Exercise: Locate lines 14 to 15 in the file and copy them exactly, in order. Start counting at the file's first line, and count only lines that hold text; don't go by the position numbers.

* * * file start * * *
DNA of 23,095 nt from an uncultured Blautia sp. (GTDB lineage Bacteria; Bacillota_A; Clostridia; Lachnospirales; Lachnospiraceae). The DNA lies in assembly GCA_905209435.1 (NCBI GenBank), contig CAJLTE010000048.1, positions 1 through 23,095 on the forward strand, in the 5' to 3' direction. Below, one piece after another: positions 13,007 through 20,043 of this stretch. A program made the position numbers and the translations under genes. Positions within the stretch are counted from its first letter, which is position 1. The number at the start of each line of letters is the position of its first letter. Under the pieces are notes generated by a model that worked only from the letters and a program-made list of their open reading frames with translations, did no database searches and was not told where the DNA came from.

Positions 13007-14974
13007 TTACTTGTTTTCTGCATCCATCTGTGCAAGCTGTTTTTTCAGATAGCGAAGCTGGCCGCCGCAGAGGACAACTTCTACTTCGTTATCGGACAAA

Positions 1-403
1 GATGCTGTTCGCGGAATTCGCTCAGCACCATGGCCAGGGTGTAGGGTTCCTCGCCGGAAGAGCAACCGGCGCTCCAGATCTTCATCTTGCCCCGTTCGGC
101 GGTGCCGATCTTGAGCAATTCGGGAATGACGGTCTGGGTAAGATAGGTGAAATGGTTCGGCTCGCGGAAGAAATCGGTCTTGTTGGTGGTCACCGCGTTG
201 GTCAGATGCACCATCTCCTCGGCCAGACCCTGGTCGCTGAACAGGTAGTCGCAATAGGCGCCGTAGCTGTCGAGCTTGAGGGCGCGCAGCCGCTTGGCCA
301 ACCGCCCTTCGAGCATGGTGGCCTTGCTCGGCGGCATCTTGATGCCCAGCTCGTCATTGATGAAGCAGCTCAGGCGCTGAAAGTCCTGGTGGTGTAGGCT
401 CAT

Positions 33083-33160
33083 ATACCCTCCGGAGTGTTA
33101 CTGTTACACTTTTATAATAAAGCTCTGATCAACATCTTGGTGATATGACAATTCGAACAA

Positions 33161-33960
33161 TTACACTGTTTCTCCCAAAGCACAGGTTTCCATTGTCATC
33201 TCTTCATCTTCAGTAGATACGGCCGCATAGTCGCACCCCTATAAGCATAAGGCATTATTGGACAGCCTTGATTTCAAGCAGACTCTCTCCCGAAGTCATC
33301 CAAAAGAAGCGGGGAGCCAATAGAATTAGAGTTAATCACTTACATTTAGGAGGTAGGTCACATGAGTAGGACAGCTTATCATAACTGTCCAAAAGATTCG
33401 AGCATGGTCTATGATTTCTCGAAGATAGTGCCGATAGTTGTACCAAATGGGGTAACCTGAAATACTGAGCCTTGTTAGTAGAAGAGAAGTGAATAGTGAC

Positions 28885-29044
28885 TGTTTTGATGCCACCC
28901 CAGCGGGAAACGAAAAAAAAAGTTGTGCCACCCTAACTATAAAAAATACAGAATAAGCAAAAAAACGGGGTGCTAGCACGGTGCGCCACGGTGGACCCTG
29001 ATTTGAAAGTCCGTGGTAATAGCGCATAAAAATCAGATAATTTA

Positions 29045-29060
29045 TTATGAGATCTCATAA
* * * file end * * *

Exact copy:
33161 TTACACTGTTTCTCCCAAAGCACAGGTTTCCATTGTCATC
33201 TCTTCATCTTCAGTAGATACGGCCGCATAGTCGCACCCCTATAAGCATAAGGCATTATTGGACAGCCTTGATTTCAAGCAGACTCTCTCCCGAAGTCATC